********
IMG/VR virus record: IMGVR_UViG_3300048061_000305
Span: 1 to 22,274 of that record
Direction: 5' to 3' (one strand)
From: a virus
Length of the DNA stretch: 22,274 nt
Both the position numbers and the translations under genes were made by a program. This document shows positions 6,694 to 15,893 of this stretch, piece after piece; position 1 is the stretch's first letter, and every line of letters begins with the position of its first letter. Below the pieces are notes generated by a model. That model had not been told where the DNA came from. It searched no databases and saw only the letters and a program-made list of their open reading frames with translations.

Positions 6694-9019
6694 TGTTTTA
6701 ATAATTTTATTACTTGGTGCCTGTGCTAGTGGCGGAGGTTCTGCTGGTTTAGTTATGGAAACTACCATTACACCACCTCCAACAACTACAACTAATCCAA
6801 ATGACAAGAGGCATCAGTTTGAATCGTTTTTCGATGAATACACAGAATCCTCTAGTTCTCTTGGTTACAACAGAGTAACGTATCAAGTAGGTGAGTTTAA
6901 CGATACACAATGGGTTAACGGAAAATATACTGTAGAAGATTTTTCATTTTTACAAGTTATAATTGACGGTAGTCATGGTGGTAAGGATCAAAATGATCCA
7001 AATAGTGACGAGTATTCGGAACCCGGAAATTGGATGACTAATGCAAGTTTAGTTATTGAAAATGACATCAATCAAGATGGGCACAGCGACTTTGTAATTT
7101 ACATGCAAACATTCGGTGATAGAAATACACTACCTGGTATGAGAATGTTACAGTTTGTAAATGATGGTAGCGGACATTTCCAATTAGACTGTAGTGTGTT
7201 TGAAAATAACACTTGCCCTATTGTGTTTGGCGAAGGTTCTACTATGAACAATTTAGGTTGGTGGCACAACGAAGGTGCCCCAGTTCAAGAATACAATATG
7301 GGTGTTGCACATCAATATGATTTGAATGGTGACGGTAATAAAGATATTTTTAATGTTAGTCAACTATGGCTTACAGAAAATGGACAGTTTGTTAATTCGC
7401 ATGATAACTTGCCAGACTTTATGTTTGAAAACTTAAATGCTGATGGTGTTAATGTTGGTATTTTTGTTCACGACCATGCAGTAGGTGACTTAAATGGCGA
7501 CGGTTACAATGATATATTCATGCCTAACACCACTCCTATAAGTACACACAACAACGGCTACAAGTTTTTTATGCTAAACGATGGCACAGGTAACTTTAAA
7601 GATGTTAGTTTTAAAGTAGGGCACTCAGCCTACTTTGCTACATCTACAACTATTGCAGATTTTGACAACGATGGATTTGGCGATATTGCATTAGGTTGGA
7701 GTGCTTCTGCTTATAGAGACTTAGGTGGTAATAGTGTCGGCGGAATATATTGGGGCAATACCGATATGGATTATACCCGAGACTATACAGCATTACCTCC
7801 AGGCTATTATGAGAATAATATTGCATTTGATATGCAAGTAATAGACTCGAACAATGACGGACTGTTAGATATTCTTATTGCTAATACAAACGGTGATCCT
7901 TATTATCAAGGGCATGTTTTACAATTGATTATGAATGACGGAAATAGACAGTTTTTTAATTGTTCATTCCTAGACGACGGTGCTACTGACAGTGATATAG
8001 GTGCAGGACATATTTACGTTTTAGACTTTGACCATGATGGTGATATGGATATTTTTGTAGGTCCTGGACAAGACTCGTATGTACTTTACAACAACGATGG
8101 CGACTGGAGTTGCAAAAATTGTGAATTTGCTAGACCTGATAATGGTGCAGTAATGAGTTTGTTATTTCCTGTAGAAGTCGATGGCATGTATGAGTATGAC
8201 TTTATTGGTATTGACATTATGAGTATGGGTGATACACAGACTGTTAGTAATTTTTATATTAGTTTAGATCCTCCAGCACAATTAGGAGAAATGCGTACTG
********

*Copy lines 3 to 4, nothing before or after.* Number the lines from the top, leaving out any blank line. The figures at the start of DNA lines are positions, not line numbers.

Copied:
Direction: 5' to 3' (one strand)
From: a virus